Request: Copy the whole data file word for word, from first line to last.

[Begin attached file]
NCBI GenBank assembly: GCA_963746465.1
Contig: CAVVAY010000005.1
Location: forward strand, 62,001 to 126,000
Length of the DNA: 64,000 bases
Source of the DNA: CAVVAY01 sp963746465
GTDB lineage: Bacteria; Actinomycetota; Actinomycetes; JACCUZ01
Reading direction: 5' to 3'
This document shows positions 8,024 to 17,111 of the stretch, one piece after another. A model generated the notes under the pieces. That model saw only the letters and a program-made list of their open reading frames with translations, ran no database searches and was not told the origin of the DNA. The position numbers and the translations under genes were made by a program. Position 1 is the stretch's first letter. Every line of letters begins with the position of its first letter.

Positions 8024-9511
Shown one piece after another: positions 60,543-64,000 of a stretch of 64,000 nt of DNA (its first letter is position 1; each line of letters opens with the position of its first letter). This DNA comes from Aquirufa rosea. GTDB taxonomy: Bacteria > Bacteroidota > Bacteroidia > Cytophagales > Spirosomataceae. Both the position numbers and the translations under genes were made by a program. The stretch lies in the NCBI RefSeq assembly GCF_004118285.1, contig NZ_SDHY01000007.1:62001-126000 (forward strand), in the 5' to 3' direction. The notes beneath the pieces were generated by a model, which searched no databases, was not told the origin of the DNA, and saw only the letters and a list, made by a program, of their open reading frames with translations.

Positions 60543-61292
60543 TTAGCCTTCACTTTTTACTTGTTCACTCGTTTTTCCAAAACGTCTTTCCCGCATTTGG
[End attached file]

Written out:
NCBI GenBank assembly: GCA_963746465.1
Contig: CAVVAY010000005.1
Location: forward strand, 62,001 to 126,000
Length of the DNA: 64,000 bases
Source of the DNA: CAVVAY01 sp963746465
GTDB lineage: Bacteria; Actinomycetota; Actinomycetes; JACCUZ01
Reading direction: 5' to 3'
This document shows positions 8,024 to 17,111 of the stretch, one piece after another. A model generated the notes under the pieces. That model saw only the letters and a program-made list of their open reading frames with translations, ran no database searches and was not told the origin of the DNA. The position numbers and the translations under genes were made by a program. Position 1 is the stretch's first letter. Every line of letters begins with the position of its first letter.

Positions 8024-9511
Shown one piece after another: positions 60,543-64,000 of a stretch of 64,000 nt of DNA (its first letter is position 1; each line of letters opens with the position of its first letter). This DNA comes from Aquirufa rosea. GTDB taxonomy: Bacteria > Bacteroidota > Bacteroidia > Cytophagales > Spirosomataceae. Both the position numbers and the translations under genes were made by a program. The stretch lies in the NCBI RefSeq assembly GCF_004118285.1, contig NZ_SDHY01000007.1:62001-126000 (forward strand), in the 5' to 3' direction. The notes beneath the pieces were generated by a model, which searched no databases, was not told the origin of the DNA, and saw only the letters and a list, made by a program, of their open reading frames with translations.

Positions 60543-61292
60543 TTAGCCTTCACTTTTTACTTGTTCACTCGTTTTTCCAAAACGTCTTTCCCGCATTTGG